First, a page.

Opposite Poles of the Martial Arts Universe

The overlapping genres of wuxia and martial arts has broad scope, and like any sufficiently well-developed cinematic genre it has its fair share of representatives of high art and B-movie absurdity. I’ve had reviews for an example of each in the hopper for a while, and as I burn through my backlog now’s as good a time as any to unleash them.

Dragon Inn

It is 1456 by the Western calendar – the eighth year of the Jingtai Emperor’s reign. The chief eunuch, Zhao (Pai Ying), has managed to politically outmanoeuvre General Yu Qian, who is duly executed, his children sentenced to banishment in the far West of the Empire. Tsao, however, knows better than to leave them alive, and sends his agents to intercept them at Dragon Inn and assassinate them. The assassins duly head to the inn at speed, eliminate most of the staff, and take over the place.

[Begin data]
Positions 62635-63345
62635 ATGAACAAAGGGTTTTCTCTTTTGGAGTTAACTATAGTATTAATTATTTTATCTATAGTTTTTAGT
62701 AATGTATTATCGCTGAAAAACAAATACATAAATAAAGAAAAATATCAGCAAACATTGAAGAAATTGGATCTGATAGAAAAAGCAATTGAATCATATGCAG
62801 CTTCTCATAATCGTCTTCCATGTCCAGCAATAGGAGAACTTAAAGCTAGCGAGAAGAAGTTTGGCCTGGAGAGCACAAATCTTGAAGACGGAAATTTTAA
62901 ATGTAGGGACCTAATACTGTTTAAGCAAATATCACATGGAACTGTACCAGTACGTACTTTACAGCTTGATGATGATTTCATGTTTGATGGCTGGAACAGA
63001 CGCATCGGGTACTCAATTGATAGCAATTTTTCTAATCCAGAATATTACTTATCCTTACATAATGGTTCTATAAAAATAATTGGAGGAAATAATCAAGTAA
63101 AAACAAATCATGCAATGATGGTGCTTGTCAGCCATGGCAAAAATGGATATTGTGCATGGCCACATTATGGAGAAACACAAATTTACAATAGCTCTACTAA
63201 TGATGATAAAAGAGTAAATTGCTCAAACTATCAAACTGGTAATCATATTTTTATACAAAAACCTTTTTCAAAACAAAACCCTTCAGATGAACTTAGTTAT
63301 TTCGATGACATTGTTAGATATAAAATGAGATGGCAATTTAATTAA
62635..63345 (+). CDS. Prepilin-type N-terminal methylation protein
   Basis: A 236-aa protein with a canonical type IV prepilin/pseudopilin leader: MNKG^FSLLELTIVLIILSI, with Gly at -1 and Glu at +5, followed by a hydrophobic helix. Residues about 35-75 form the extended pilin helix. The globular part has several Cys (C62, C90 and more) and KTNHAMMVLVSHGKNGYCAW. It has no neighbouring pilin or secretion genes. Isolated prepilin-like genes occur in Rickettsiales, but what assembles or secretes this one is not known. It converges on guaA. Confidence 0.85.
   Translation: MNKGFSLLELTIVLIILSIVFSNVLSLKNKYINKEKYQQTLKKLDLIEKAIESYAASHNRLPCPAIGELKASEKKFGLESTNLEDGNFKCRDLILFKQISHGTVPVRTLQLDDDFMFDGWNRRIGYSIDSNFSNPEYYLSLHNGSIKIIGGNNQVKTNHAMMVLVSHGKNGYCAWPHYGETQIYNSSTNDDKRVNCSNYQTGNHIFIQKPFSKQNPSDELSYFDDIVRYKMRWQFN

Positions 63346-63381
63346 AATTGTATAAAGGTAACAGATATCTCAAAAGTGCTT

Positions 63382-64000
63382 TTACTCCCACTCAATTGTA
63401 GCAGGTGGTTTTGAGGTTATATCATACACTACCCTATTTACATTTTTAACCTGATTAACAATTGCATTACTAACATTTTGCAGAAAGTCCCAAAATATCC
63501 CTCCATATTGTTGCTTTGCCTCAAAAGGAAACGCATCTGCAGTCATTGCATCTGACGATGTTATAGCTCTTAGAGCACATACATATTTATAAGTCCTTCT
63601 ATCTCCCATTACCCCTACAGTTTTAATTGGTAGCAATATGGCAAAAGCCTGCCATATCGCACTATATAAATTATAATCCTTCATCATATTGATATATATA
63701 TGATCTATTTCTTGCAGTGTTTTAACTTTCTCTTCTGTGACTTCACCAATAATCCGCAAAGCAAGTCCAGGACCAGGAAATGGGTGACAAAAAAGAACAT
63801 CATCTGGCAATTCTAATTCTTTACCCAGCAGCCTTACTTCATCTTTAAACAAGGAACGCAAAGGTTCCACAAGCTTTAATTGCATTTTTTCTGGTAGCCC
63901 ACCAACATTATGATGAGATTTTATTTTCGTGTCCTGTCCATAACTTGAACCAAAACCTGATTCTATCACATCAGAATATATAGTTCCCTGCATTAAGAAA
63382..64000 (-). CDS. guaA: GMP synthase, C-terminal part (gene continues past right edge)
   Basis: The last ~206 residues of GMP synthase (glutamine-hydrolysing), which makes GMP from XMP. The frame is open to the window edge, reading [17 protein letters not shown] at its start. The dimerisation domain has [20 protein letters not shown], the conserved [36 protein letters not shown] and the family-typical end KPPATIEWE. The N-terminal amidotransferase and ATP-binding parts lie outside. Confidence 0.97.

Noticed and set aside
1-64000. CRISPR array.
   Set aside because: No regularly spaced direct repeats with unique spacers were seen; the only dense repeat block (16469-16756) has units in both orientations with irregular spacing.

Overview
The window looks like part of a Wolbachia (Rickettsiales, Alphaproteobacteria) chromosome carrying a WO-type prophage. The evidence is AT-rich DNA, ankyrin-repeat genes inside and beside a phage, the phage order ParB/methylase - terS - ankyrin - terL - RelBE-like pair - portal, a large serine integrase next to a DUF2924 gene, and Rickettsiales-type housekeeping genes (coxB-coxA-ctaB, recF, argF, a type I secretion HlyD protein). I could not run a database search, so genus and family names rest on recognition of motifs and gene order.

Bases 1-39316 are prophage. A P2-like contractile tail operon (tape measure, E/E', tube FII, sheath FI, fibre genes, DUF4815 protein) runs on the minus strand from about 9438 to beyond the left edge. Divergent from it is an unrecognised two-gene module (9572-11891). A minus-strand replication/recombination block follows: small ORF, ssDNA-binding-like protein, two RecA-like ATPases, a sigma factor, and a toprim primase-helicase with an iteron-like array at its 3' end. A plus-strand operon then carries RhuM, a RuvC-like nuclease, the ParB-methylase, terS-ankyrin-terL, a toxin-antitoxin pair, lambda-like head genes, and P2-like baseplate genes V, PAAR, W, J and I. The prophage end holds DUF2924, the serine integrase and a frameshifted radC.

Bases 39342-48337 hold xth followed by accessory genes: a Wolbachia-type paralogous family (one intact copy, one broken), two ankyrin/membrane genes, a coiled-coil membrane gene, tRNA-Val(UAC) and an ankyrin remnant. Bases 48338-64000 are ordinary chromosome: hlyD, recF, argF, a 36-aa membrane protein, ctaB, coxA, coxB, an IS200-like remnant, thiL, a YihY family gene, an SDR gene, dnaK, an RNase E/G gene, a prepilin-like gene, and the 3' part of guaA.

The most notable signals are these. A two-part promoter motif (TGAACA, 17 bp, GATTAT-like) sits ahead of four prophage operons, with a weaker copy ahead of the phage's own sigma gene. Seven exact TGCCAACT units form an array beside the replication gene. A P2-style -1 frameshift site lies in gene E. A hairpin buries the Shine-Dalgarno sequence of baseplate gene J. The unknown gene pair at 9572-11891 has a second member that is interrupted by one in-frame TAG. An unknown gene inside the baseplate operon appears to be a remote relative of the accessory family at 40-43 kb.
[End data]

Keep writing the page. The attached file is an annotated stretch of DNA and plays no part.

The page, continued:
What they don’t count on is the appearance of Xiao Shao Zi (Shih Chun), a wandering martial artist and friend of the innkeeper Wu Ning (Cho Kin) – or, for that matter, for Wu Ning, no slouch himself when it comes to combat, to come back from his business trip unexpectedly. And they really don’t expect the fiery brother-and-sister team of Chu Huei (Polly Kuan) and Chu Chi (Sit Hon), children of one of the General’s best lieutenants, to come looking for the Yu family either! Evading the assassin’s various attempts to poison, shoot, or otherwise eliminate them, Xiao, Wu, and the Chus soon end up working together to rescue the Yu family and foil Tsao’s plans.

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